It used to be so easy - you rang someone and if they did not answer within 10 or so rings, you simply hung up and tried later. Or if someone rang you, you picked it up and answered. You could even ignore the ringing if you wanted to - but it would drive you crazy eventually!

Now we have these choices:

  • Answer ourselves or let the answering machine do it;
  • Leave a message or make them guess who it was and what we wanted
  • Change the message daily - or only in months ending in R
  • Make the message formal, or funny, or rude, or cute, or psychotic, or suggestive

How did we get to this point?

Well, you can blame Isophone, the first real telephone answering machine. First released about 50 years ago by Buhrle and Company in Switzerland, it was able not only to record phone messages, but also allowed people to dial in from somewhere else and pick up their messages.

But the Isophone never really caught on. For one thing, it cost around $1 000, which back in the 1940s was b-i-g money. And secondly, it stood about a metre tall and weighed more than 130 kilos!

Instead, people turned to answering service operators. This became quite a status symbol. The telephone companies even had a name for these people: conversation engineers. For about $25 a month you could have your very own conversation engineer. In 1967, just in America, some 600 000 conversation engineers were employed. In west Los Angeles, one in four homes used such a service.


Phones of this era had an answering system - YOU!!


Modern answering machines are lightweight, reliable and usually digital. They have no moving parts or tapes to break down.


But in that same year, a Californian aircraft radio company called Novatech decided to create a cheap, battery-powered, open-reel telephone answering machine. A group of inventors, working in a garage, spent four years working on the project, using parts from hundreds of tiny Japanese portable tape recorders.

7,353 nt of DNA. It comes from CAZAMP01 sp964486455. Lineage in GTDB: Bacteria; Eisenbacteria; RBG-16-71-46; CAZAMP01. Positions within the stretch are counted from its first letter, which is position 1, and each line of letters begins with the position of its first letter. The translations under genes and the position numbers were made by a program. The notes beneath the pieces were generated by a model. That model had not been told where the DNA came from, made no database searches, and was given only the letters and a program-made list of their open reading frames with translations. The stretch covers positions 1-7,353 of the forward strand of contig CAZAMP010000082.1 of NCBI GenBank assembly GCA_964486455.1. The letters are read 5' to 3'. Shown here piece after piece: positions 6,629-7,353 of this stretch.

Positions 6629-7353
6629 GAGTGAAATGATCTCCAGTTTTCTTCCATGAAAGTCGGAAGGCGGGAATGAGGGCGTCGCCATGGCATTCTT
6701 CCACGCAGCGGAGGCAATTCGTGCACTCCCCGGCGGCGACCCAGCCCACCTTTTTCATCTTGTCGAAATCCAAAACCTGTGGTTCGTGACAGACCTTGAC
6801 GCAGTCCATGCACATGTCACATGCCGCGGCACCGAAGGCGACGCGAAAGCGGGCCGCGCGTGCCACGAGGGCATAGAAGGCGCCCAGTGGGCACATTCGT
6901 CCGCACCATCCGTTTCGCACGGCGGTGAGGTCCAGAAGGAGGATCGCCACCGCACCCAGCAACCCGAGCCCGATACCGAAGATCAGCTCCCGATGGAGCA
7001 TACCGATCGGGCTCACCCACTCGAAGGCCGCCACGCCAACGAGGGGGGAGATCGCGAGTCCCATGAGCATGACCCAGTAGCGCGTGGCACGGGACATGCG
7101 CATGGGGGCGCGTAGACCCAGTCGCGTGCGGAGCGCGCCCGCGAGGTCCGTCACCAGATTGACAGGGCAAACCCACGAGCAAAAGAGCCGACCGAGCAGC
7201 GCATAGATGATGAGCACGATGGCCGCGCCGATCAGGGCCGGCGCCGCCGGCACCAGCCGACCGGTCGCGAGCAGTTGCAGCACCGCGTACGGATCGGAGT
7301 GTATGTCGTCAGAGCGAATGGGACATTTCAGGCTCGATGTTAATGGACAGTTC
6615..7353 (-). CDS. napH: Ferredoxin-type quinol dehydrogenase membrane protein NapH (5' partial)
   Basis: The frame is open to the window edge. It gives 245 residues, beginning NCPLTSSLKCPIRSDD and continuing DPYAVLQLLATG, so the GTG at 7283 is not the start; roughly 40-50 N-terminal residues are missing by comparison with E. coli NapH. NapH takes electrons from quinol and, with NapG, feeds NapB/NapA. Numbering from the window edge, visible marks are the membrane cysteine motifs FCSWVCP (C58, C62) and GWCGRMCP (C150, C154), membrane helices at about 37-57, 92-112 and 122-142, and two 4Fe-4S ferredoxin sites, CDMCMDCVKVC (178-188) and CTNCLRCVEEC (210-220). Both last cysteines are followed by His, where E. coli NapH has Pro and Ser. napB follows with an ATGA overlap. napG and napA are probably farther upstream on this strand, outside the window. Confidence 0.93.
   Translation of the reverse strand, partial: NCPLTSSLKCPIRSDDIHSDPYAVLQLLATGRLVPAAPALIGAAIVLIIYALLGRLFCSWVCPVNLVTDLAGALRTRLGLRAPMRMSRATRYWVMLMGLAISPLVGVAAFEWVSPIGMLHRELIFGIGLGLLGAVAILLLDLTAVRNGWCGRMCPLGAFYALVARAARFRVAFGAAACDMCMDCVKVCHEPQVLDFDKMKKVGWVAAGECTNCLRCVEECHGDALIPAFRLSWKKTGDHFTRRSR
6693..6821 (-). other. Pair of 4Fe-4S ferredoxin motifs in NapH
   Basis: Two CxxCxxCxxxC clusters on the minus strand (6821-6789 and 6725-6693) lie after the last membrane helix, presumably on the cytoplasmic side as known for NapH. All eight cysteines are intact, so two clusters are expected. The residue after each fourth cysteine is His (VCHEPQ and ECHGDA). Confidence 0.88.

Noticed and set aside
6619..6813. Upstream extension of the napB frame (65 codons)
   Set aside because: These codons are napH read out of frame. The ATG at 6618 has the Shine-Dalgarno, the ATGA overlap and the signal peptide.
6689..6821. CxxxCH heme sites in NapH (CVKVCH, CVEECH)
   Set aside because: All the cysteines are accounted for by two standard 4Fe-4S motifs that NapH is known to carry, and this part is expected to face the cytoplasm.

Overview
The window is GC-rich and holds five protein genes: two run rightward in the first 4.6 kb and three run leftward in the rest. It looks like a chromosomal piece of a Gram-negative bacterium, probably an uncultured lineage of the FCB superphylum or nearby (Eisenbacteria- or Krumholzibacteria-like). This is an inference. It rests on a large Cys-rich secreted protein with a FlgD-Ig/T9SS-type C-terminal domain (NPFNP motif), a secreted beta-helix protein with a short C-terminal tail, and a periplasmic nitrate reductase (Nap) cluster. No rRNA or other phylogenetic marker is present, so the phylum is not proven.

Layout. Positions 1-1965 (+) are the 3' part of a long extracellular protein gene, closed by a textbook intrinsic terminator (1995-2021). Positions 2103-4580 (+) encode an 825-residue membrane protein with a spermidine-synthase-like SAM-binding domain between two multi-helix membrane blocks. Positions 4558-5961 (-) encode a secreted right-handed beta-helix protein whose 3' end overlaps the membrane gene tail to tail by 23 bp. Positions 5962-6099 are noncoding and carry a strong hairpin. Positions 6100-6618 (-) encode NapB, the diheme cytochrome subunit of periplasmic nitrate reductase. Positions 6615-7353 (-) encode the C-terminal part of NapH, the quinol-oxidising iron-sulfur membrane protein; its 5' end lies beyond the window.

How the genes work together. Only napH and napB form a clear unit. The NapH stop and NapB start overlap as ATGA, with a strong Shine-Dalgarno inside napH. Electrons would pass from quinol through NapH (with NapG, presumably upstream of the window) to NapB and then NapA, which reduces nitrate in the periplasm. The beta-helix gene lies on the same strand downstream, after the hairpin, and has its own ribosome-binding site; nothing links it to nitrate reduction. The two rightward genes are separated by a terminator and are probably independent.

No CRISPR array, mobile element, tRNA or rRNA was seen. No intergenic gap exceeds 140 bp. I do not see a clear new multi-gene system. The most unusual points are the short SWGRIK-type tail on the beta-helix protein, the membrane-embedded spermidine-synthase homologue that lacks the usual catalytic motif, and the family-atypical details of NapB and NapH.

Their breakthrough was a 30-second continuous tape that would play the outgoing message, stop and then start recording. In 1971, they released their machine - the PhoneMate 400. This weighed less than 5 kilos, cost just $200 and could hold 20 messages. You had to wear earphones to hear your messages, it was still a major step forward.

However, the giant phone company AT&T (in the USA) tried to ban people from attaching answering machines to the phone lines. The case went to court and the judge said AT&T couldnít stop people from doing it.

The machines became more sophisticated, and new features were added. But many people still werenít sure how to handle listening to, then talking to a machine - they found it disturbingly dehumanising. And what sort of recorded greeting should you leave? Some companies specialised in making messages using copies of famous voices, such as Porky Pig.

By 1984, the microcassette arrived, followed a year later by the first synthesised voices. By 1990, most answering machines were digital, weighed under a kilo and had no moving parts. In 1993, answering machines for cordless phones were released.

At beginning of the 1990s, one home in four had an answering machine; now it is two out of three and climbing.